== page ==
It's early morning in the forest and I'm looking along a ridge where the mist-enshrined trees fade to a white light in the distance. It's beautiful, but I'm slightly distracted by the prospect of keeping my mountain bike upright on a fiendishly tricky trail that's weaving through the undergrowth. I splash through the puddles, lean into banks and attempt to absorb the bumps. Try as I might, though, I haven't got a hope of catching my riding buddy, who races ahead with a fluidity and grace I can only envy.

Furniture firm closes after spurning £1m

HJ Berry in administration after saying TV show's offer had too many conditions
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Independent Travel
Pompeii, Capri & the Bay of Naples
Dubrovnik, the Dalmatian Coast & Montenegro
Burgundy, the River Rhone & Provence
Lisbon, Oporto and the Douro Valley
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Isis hostage crisis: Militant group stands strong as its numerous enemies fail to find a common plan to defeat it

Isis stands strong as its numerous enemies fail to find a common plan to defeat it

The jihadis are being squeezed militarily and economically, but there is no sign of an implosion, says Patrick Cockburn
Virtual reality thrusts viewers into the frontline of global events - and puts film-goers at the heart of the action

Virtual reality: Seeing is believing

Virtual reality thrusts viewers into the frontline of global events - and puts film-goers at the heart of the action
Homeless Veterans appeal: MP says Coalition ‘not doing enough’

Homeless Veterans appeal

MP says Coalition ‘not doing enough’ to help
Has The Archers lost the plot with it's spicy storylines?

Has The Archers lost the plot?

A growing number of listeners are voicing their discontent over the rural soap's spicy storylines; so loudly that even the BBC's director-general seems worried, says Simon Kelner
Human skull discovery in Israel proves humans lived side-by-side with Neanderthals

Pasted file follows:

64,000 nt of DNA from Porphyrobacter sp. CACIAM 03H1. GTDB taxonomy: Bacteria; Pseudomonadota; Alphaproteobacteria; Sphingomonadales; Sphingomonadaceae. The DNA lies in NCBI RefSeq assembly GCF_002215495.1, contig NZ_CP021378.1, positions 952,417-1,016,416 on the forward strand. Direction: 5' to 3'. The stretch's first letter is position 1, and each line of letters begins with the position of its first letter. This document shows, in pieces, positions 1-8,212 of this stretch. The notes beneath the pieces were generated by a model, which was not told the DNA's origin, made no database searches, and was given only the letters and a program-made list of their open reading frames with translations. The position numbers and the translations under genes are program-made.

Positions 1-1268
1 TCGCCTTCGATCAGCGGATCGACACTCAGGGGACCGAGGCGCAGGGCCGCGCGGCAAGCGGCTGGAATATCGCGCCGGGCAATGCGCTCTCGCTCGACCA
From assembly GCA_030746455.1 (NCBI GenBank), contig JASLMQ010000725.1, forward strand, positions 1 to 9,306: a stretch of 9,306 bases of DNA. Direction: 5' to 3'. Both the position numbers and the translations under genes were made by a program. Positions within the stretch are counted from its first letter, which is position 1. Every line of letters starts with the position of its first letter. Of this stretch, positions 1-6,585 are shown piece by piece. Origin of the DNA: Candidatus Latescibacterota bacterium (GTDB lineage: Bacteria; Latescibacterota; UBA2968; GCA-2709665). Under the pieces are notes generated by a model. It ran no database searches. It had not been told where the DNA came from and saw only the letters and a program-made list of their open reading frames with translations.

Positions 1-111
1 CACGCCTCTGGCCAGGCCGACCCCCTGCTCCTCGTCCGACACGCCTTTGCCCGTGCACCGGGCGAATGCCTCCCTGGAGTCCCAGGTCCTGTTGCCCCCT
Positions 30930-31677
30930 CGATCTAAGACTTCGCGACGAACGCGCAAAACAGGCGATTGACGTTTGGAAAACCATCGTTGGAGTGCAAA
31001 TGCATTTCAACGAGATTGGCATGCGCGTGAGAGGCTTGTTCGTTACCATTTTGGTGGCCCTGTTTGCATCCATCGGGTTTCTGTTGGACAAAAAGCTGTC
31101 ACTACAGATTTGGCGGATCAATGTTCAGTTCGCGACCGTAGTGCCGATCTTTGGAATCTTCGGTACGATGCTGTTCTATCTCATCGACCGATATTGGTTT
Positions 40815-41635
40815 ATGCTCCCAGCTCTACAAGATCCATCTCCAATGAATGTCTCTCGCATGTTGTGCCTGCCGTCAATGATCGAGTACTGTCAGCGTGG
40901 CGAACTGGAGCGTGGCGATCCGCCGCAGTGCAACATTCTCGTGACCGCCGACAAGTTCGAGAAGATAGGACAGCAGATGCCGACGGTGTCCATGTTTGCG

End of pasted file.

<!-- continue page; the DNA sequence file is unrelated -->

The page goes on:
Human skull discovery in Israel proves humans lived side-by-side with Neanderthals

Scientists unearthed the cranial fragments from Manot Cave in West Galilee
World War Z author Max Brooks honours WW1's Harlem Hellfighters in new graphic novel

Max Brooks honours Harlem Hellfighters

The author talks about race, legacy and his Will Smith film option to Tim Walker
Why the league system no longer measures up

League system no longer measures up

Jon Coles, former head of standards at the Department of Education, used to be in charge of school performance rankings. He explains how he would reform the system
Valentine's Day cards: 5 best online card shops

Don't leave it to the petrol station: The best online card shops for Valentine's Day

Can't find a card you like on the high street? Try one of these sites for individual, personalised options, whatever your taste
Greece elections: In times like these, the EU has far more dangerous adversaries than Syriza

Greece elections

In times like these, the EU has far more dangerous adversaries than Syriza, says Patrick Cockburn
Holocaust Memorial Day: Nazi victims remembered as spectre of prejudice reappears

Holocaust Memorial Day

Nazi victims remembered as spectre of prejudice reappears over Europe
Fortitude and the Arctic attraction: Our fascination with the last great wilderness

Magnetic north

The Arctic has always exerted a pull, from Greek myth to new thriller Fortitude. Gerard Gilbert considers what's behind our fascination with the last great wilderness
Homeless Veterans appeal: Homeless in Wales can find inspiration from Daniel’s story

Homeless Veterans appeal

Homeless in Wales can find inspiration from Daniel’s story
Front National family feud? Marine Le Pen and her relatives clash over French far-right party's response to Paris terror attacks

Front National family feud?

Marine Le Pen and her relatives clash over French far-right party's response to Paris terror attacks
Pot of gold: tasting the world’s most expensive tea

Pot of gold

Tasting the world’s most expensive tea
10 best wildlife-watching experiences: From hen harriers to porpoises

From hen harriers to porpoises: 10 best wildlife-watching experiences

While many of Britain's birds have flown south for the winter, it's still a great time to get outside for a spot of twitching